Global media leader, philanthropist, producer, and actress Oprah Winfrey urged Colorado College graduates to use their life in service, telling those attending CC’s 145th Commencement ceremony, “I’m here to tell you that you actually do get to transform the world every day by your actions. Small steps lead to big accomplishments,” she said.
“The most important thing is how you’re touching other people’s lives,” she told the 537 undergraduates and 34 Master of Arts in Teaching students participating in the Commencement ceremony on Sunday, May 19, held outdoors on the newly named Tava Quad with Pikes Peak in the distance.
“The truth is, you cannot fix everything. But what you can do, here and now, is make a decision, because life is about decisions. And the decision is that you will use your life in service; you will be in service to life. You will speak up. You will show up. You will stand up. You will sit in. You will volunteer. You will vote. You will shout out. You will help. You will lend a hand. You will offer your talent and your kindness however you can, and you will radically transform whatever moment you’re in – which leads to bigger moments.
“You have no idea what your legacy will be,” said Winfrey.
Her legacy to the Colorado College Class of 2019 was not only being their Commencement speaker; Winfrey also personally handed each graduate a copy of her most recent New York Times bestseller, “The Path Made Clear: Discovering Your Life’s Direction and Purpose,” which features short essays on her life principles, peppered with quotes from luminaries.
Winfrey was introduced by Palesa Mokoena ’19, the second student from Winfrey’s Leadership Academy to graduate from Colorado College. Winfrey also attended the 2017 CC Commencement ceremony, when another one of her “daughter girls,” as she calls her students, graduated.
“Ms. Winfrey, whom I have affectionately called Mom O, from the time when I was 14 years old until today, is a remarkable woman,” said Mokoena, who is headed to a job in New York City following graduation. “She has been an incredible mentor to me, and her promise to Nelson Mandela to build a school in South Africa changed the trajectory of my life. The Oprah Winfrey Leadership Academy for Girls is the greatest gift to my country and to me. For that, I am eternally grateful,” she said.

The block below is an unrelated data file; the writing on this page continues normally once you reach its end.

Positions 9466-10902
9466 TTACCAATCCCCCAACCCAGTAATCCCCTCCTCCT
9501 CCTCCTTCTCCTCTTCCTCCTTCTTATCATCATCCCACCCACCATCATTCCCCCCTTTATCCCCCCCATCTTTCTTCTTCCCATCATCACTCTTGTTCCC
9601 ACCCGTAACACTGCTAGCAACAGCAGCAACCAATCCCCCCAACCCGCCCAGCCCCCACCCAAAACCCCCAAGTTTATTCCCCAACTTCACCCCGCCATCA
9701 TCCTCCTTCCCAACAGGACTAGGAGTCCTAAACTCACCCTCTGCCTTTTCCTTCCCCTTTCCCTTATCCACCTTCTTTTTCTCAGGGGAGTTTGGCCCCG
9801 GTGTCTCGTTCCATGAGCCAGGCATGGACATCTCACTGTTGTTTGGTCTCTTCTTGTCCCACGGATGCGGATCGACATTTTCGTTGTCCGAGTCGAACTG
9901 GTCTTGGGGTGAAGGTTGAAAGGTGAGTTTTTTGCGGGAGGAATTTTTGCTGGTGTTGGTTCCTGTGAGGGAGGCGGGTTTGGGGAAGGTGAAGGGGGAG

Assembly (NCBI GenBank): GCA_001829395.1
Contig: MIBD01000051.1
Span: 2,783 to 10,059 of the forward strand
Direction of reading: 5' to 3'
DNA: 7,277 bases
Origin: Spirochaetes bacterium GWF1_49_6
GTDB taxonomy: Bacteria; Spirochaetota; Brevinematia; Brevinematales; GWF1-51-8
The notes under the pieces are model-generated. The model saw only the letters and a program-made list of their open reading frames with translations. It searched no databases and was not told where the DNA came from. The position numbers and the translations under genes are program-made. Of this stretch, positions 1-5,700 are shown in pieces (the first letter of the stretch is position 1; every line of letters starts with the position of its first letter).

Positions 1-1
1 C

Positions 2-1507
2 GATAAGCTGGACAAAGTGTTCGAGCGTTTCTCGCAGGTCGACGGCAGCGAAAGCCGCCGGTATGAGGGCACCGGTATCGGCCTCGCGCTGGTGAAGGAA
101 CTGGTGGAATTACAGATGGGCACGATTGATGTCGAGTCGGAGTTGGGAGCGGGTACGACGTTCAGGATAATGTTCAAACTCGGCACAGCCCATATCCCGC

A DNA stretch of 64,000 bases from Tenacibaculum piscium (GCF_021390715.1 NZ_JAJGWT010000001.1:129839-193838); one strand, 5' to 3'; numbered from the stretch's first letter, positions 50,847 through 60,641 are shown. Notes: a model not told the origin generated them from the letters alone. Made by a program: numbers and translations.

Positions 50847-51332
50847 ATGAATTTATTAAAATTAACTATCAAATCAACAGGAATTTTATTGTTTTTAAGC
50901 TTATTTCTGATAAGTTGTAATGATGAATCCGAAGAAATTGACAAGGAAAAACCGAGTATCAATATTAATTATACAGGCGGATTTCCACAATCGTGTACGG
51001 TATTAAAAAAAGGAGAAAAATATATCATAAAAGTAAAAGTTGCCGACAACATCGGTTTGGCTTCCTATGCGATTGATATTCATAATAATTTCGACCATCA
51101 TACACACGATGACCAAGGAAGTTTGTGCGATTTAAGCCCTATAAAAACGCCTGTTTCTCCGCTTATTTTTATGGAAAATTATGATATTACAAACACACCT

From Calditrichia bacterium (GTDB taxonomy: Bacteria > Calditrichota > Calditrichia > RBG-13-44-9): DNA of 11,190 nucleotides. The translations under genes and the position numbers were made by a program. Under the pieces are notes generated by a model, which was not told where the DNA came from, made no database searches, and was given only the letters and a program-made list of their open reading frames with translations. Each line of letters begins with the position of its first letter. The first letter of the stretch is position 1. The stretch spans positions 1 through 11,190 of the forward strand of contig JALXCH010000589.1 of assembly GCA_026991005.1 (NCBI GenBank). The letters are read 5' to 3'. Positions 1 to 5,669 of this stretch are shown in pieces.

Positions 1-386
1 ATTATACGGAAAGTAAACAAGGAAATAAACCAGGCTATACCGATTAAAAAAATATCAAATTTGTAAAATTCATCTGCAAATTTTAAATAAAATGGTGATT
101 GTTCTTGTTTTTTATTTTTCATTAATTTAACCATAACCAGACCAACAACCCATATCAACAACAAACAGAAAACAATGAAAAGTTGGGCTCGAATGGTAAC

Winfrey was presented by Associate Professor of Feminist and Gender Studies Heidi Lewis for the honorary degree. In her remarks, Lewis noted that every day, from the time she was age 5 until 30, her mother taped “The Oprah Winfrey Show.”
“I couldn’t appreciate until later how meaningful it was for me to witness a strong, intelligent, beautiful Black woman command a stage and nationwide audience for 25 years, proving the impossible possible,” said Lewis.
“While I never dreamed I would have the chance to tell her this in person, I’m thankful for the opportunity to stand here today to tell her and all of you that Oprah Winfrey taught us and so many little ones like us a great deal about how to dream. She taught us we could be smart, powerful, strong. She taught us which bridges to cross and which bridges to burn. But most importantly, she taught us that we could be even when few others could see what we saw in front of us,” said Lewis.
In addition to awarding Winfrey an honorary degree, President Tiefenthaler also bestowed honorary degrees on Jairo Valverde Bermudez ’92, the Costa Rican ambassador to Brazil; Martile Rowland, an accomplished opera singer who has served as artist in residence for the CC Music Department for more than 20 years; and France Winddance Twine, an enrolled member of the Muscogee (Creek) Nation of Oklahoma and professor of sociology and documentary filmmaker at the University of California, Santa Barbara.
Watch the full ceremony below: